KATHRYNE and John Edmunds have a short message they're prepared to share for free in response to Clive Palmer's $60 million advertising blitz leading up to Saturday's federal election.
"I'd hate to think of him holding the balance of power. I don't want him treating the whole of Australia the way he's treated us," said the Nelson Bay couple who are just two of a number of Hunter people in a long-running legal dispute with Mr Palmer over a Coolum resort time share.
They have not stayed at the former five-star resort since it was bought by Mr Palmer in 2011, changed from being the Hyatt Regency Coolum to the Palmer Coolum Resort, and the time-share benefits that came with initial outlays of $13,000 to $60,000 or more for some people disappeared.
But they have had to keep paying annual maintenance fees at the resort of shattered dreams until a legal case between Mr Palmer and a company representing up to 200 people, including the Edmunds, reaches a conclusion.
Mr and Mrs Edmunds's original investment bought them 18 days per year at the Queensland Sunshine Coast resort and golf course which hosted the Australian PGA Championship 11 times from 2002 until 2012 until Mr Palmer took over from the Hyatt.
"It was just a wonderful place to have a family holiday. We stayed there on at least four occasions," Mrs Edmunds said.
Time share owners paid a discounted daily fee to stay at the resort and received a percentage of money paid if they were unable to use their allotted days and units were used by tourists or for overnight visitors.
It all changed after Mr Palmer bought the resort and "ran the old Hyatt Coolum into the ground", as Queensland Infrastructure Minister Cameron Dick said in parliament on April 30.
He lashed Mr Palmer as the man who responded to angry time share owners who camped out in a "dilapidated villa" by "cutting off water and power to them".
"Six hundred staff lost their jobs when Clive Palmer ran the old Hyatt Coolum into the ground," Mr Dick said.
In April, 2018 the Australian Securities and Investments Commission charged Mr Palmer and Palmer Leisure Coolum Pty Ltd with breaching takeover law over a bid to take over all time share interests at Coolum in April, 2012.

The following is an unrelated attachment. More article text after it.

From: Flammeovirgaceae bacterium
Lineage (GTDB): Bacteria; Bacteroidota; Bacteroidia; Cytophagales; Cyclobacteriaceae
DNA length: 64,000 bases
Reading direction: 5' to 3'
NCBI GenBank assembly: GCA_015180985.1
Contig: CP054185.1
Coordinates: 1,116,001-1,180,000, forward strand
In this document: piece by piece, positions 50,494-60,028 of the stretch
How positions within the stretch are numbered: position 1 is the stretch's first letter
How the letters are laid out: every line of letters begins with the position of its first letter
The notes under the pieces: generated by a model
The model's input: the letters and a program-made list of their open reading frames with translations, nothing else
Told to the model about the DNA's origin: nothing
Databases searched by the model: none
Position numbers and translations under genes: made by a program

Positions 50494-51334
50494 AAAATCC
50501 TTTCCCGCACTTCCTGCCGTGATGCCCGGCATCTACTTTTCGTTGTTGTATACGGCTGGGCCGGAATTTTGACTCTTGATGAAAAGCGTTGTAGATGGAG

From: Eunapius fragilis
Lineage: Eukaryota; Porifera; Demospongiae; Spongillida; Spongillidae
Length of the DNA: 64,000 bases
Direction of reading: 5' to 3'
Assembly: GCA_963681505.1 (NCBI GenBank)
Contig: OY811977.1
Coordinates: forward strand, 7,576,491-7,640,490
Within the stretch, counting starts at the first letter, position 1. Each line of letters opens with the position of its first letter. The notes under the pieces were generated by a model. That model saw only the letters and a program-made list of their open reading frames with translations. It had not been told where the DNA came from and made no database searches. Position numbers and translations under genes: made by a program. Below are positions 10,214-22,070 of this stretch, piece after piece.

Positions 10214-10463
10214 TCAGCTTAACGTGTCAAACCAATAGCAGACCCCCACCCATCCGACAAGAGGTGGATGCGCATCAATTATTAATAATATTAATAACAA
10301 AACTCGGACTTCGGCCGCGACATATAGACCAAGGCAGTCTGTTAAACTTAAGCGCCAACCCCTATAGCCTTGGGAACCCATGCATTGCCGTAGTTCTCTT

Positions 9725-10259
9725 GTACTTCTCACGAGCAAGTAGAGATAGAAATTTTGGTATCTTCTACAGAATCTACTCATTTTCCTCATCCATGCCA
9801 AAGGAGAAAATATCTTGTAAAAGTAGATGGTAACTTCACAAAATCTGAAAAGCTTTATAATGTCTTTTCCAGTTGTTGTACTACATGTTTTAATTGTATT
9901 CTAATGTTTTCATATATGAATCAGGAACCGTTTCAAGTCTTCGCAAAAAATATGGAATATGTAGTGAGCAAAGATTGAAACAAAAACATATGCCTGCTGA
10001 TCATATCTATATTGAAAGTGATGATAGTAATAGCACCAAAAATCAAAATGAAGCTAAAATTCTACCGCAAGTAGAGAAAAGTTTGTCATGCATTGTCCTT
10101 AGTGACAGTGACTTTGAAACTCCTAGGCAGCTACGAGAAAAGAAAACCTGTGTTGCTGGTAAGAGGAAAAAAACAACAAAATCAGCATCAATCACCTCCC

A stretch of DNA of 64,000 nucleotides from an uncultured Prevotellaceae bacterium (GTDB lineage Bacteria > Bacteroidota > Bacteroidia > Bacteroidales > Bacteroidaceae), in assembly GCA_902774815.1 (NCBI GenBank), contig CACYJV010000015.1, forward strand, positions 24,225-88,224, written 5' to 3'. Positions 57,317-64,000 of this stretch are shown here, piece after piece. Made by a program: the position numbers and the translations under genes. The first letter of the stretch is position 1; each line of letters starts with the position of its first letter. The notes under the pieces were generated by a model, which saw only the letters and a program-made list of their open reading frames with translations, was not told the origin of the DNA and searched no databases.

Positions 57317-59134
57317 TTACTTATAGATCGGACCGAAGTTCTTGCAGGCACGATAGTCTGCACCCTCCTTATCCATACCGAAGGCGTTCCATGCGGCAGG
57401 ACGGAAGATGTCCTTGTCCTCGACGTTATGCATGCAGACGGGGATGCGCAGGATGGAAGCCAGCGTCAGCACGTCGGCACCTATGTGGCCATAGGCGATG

In January the Queensland Supreme Court set aside Mr Palmer's application for a permanent stay against the ASIC and Commonwealth Director of Public Prosecutions charges. Mr Palmer appealed the decision which will be heard on June 4.
The criminal proceedings against Mr Palmer and his company will return to Brisbane Magistrates Court for mention on June 28.
Mr Edmunds said the deterioration of the Coolum Resort since it became the Palmer Coolum, including the opening of a dinosaur theme park with replica dinosaurs along the golf course, was "a crying shame".
"You see Clive comes up on TV in those ads (saying 'Let's get something done for a change') but locals in Coolum hate what he's done. That resort used to have 80 per cent occupation of 300 villas. That's all gone," Mr Edmunds said.
Mr Palmer's United Australia Party is fielding candidates in all Australian lower house seats and in the Senate under a slogan to "Make Australia Great".
Prime Minister Scott Morrison defended a preference deal with Mr Palmer in early May, and said Labor and the Greens were a bigger risk to the economy than the United Australia Party.
The party's number one NSW Senate candidate, Hunter-based Brian Burston, joined the United Australia Party in 2018 after leaving the One Nation party following a fall-out with leader Pauline Hanson.
Mr Burston did not respond to questions about Mr Palmer's legal cases flowing from the Coolum resort time share. The United Australia Party did not respond to questions.